- The continent saw growth this year, although its recovery remains fragile
- A key issue is low vaccination rates, with much of the region still unvaccinated
- The ratification of the African Continental Free Trade Area is set to bolster trade
- A positive outcome of the pandemic has been an expansion of 4IR technologies
Driven by a combination of higher commodity prices, the relaxing of lockdowns and a recovery in global trade, Africa has had some success in overcoming the recession provoked by the coronavirus pandemic and returned to growth in 2021.
In its most recent outlook, released in October, the IMF predicted that the continent as a whole will see growth of 5.1% this year, with North Africa to expand by 6% and sub-Saharan Africa 3.7%. The global average is slated to be 5.9%.
However, the World Bank has emphasised that the recovery is a fragile one, particularly in light of the continent’s vaccination rates, which remain low despite the efforts of national and international bodies over the course of the year.
Elsewhere, the Covax initiative – run by the World Health Organisation (WHO) – has recently intensified its efforts to ensure a flow of vaccines reaches Africa. To date, over 90m donated doses have been delivered to the continent through Covax and the African Vaccine Acquisition Trust.
But this is still far below the required quantity. According to a recent report from the Mo Ibrahim Foundation, only five of the continent’s 54 countries are likely to reach a WHO target of fully vaccinating 40% of the population by the end of this year.
The report attributed this to the shortage of vaccines, although it also highlighted issues including weak healthcare systems, underdeveloped infrastructure and limited civil registration capacities.
A further issue is widespread vaccine hesitancy, although many countries are adopting strategies to address this.
Mauritania provides an example of regional best practice in this regard. The country’s second vaccination programme launched in June, on the back of a rather ineffectual first programme earlier in the year.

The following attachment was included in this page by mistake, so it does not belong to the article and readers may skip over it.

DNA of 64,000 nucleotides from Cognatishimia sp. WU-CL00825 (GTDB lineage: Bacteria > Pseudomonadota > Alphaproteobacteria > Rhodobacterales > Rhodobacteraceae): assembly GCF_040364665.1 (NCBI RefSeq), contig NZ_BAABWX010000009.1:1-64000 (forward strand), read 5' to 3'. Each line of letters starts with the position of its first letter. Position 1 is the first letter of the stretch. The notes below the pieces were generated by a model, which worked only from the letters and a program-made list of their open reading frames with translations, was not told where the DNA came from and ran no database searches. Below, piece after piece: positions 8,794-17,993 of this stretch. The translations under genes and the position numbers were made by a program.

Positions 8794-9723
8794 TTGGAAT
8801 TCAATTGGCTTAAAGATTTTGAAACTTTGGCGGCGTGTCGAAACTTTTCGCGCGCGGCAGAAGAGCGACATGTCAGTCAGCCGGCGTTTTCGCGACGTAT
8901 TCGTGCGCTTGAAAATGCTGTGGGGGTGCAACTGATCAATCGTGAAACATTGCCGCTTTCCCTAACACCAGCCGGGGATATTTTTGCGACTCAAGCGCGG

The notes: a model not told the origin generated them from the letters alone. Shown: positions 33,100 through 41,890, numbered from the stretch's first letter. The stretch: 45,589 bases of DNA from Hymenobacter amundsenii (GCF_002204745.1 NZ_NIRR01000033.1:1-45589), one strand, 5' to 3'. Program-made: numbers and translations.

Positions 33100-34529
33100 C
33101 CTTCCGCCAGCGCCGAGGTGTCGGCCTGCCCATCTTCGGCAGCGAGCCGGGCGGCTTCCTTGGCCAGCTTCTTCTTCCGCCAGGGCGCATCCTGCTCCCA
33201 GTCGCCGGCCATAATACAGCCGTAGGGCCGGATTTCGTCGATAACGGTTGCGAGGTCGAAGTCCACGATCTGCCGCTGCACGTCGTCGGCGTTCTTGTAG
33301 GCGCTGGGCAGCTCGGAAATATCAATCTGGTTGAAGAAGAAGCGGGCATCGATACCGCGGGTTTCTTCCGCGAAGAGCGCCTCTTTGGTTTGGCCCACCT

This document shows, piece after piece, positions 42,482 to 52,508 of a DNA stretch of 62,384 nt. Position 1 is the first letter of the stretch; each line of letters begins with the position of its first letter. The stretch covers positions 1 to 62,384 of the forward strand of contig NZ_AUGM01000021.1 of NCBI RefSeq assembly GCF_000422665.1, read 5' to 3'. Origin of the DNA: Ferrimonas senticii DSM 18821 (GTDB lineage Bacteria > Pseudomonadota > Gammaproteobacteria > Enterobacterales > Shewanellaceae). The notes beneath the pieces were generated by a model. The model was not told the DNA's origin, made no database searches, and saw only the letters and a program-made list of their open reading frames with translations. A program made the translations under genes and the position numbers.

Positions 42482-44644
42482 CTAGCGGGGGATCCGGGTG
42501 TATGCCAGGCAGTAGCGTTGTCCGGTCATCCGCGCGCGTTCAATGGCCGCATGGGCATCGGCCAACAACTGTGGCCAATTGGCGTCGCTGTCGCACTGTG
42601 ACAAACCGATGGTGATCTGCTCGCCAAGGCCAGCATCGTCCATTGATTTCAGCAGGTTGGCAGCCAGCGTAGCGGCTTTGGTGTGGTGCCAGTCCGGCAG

In order to boost uptake, the government launched awareness campaigns, mobilising national media, religious leaders and youth associations. In addition, it opened more than 900 vaccination centres in public sites, including mosques, ministries and the exit routes of major cities. These efforts resulted in a notable uptick in people receiving vaccinations.
The recent discovery of the Omicron variant in southern Africa has given rise to claims that the continent’s low vaccination rates could facilitate the emergence of new coronavirus variants. It remains to be seen what effect this variant will have on the region’s recovery.
Elsewhere, structural reforms were carried out in various countries in response to the pandemic. Among them, the World Bank has praised the unification of exchange rates in Sudan, fuel subsidy reform in Nigeria and the opening to the private sector of the Ethiopian telecommunications sector.
Another significant shift has been a growing emphasis on the importance of renewable energy, with many countries in the region demonstrating an appetite for boosting the sector. For example, Egypt aims to generate 42% of its power from renewable sources by 2035.
However, only two African countries – namely South Africa and Malawi – have committed to net zero by 2050.
African Continental Free Trade Area
Poor-quality roads and a lack of transport infrastructure have long stymied trade in Africa: according to the AfDB, the continent needs $130bn-170bn of annual investment in infrastructure such as roads and railway just to meet baseline targets by 2025. The pandemic only intensified the effects of such obstacles.
In this light, one of the major milestones for the continent in 2021 was the launch of the African Continental Free Trade Area (AfCFTA), which came into effect on January 1.
The AfCFTA requires members to remove tariffs on 90% of goods, facilitate the movement of capital and people, and take steps to create an Africa-wide Customs union, which could significantly boost regional trade. When fully operational by 2030, the AfCFTA is expected to cover a market of 1.2bn people with a combined GDP of $2.5trn.
It is widely hoped that AfCFTA will give rise to an increase in the coverage and quality of infrastructure across the continent.
Among the sectors that are expected to benefit from this is the textile industry, particularly in West Africa.